On May 7, 2020, Robyn was a guest at the Northern Virginia Family Practice town hall. This meeting took place during the COVID-19 epidemic and Robyn was on the panel with Dr. Jennifer Santoro. Robyn and Dr. Santoro shared their insights on the psychological impact the recent COVID-19 pandemic has had on our community as well as different ways to cope with feelings about COVID-19 and how to think about the future.
If you are feeling inundated and overwhelmed by information about the trauma of the world right now, you are not alone. And if you are someone who experienced childhood trauma or you are in a relationship with them, you already entered this time with a lot on your plate.
In order to help survivors and their loved ones in one post, I asked two trauma-informed experts to weigh in on the topic of support for trauma survivors and their loved ones during Coronavirus. While this post is a bit longer than usual, I hope to give you trauma-informed information and insights you can use now and in the future.
You will also find links throughout the post and a recommended resources list from my guests and myself at the end.
This global pandemic, COVID-19, is happening to everyone! Everyone will have some trauma history after living through this crisis. Every child now has at least one point on the ACE score! (Learn more about the ACEs study and its connection to trauma and health.) Everyone needs support to build up their resilience right now, during COVID-19
During these challenging times, it’s normal to be experiencing increased anxiety. Everyone is! And if your baseline is regularly higher in anxiety or hyperarousal, this will feel like even more to you!
When you witness or experience something terrible, you may try not to think about it. To help you, your brain may call on one of its most creative and ingenious coping strategies to keep you going: dissociation.
Vulnerability can be especially scary when you have experienced trauma. But you are strong enough to work towards healthy vulnerability and health.
Entering a new decade is an important time to look at where we are and where we’d like to go. It’s a chance to leave behind old ways that have not been so helpful and embrace new ways — the kinder, more trauma-informed, more compassionate ways that nurture our best selves. When it comes to mental health, I’d like to move past the things that aren’t serving us as individuals, families, communities, or human beings—and embrace and enhance the ones that are.
What happens when children witness disaster in the news, movies, or real life? It’s only natural for them to feel worried, unsafe, and scared. Adults could feel this way too. Children’s television host Fred Rogers explained how his mother taught him to restore his own sense of safety and stability when witnessing a catastrophe:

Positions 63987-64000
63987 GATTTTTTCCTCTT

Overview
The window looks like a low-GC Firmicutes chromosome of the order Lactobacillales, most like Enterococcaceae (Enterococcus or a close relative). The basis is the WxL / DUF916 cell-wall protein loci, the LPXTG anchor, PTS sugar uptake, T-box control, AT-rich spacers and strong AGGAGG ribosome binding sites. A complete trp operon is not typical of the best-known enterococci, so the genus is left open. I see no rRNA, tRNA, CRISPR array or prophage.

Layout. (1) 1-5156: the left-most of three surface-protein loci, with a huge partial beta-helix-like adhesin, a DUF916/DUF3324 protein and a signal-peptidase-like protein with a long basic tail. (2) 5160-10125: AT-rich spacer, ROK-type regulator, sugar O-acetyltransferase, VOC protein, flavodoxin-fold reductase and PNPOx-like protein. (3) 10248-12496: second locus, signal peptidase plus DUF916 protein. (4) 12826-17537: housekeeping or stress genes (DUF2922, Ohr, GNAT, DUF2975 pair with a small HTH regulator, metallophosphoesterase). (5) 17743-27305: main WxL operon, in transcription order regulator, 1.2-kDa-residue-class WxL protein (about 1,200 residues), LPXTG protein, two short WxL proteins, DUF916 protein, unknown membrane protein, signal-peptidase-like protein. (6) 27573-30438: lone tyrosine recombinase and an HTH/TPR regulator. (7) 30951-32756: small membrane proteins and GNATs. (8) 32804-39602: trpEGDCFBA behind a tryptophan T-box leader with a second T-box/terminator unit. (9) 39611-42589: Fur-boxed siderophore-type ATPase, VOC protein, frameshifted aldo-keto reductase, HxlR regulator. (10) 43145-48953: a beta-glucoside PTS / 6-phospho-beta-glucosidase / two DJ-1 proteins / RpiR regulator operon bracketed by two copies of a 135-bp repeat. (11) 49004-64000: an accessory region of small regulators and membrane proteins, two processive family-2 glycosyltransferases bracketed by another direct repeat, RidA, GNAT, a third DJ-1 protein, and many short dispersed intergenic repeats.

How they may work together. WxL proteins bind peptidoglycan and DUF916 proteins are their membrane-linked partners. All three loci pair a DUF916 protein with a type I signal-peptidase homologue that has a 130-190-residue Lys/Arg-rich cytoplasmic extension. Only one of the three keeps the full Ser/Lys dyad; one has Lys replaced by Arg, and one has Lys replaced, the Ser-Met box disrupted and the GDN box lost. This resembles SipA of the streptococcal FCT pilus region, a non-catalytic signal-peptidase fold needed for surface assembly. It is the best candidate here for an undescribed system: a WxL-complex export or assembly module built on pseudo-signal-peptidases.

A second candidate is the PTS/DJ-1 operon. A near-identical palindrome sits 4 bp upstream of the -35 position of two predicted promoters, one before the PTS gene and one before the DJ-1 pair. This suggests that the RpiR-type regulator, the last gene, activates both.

“Always look for the helpers. There will always be helpers…. That’s why I think that if news programs could make a conscious effort of showing rescue teams… anybody who is coming into a place where there’s a tragedy, to be sure to include that. Because if you look for the helpers, you’ll know that there’s hope.”
I can’t stress enough the importance of even one safe relationship in the life of someone who experiences trauma.
When someone has a mental health issue or illness, therapists look to a diagnosis, so we can better understand it, gather information about it and treat it precisely as mental health professionals.
However, sometimes the terms themselves may add to the challenges in working with the patient. I admit, I’m troubled by the diagnostic term borderline personality disorder (BPD). The negative traits and pathologizing language usually associated with this term make it hard to use the terminology or diagnosis without also being extremely detrimental to the client. These kinds of terms can then worsen the problem of the stigma associated with mental illness, which we all have to confront. When we use certain terms, we may unwillingly subject people to prejudice, judgment and stigma that can prevent them from getting help, receiving compassion, and seeking out a trauma-informed approach to treatment. This is not okay!
*Spoiler warning: This article reveals the general storylines of Rocketman and Bohemian Rhapsody*
Have you seen the film Rocketman yet? I hope you do! Here’s why I think it’s a beautiful movie that everyone should see. Like the film Bohemian Rhapsody, Rocketman provides a powerful example of how attachment trauma in childhood can fuel a cycle of shame, pain, and addiction. Even better, it also reveals a pathway to recovery. Rocketman is trauma-informed because it helps us understand how emotional injuries impact a trauma survivor’s behavior and what that person needs for growth and healing. Through compassion, support and reparative relationships, healing is possible.
I love to see that more movie studios are choosing projects based on real life to create a safe space to show pain and healing. When I look at these movies through a trauma-informed lens, I see huge potential to promote greater compassion and understanding for all.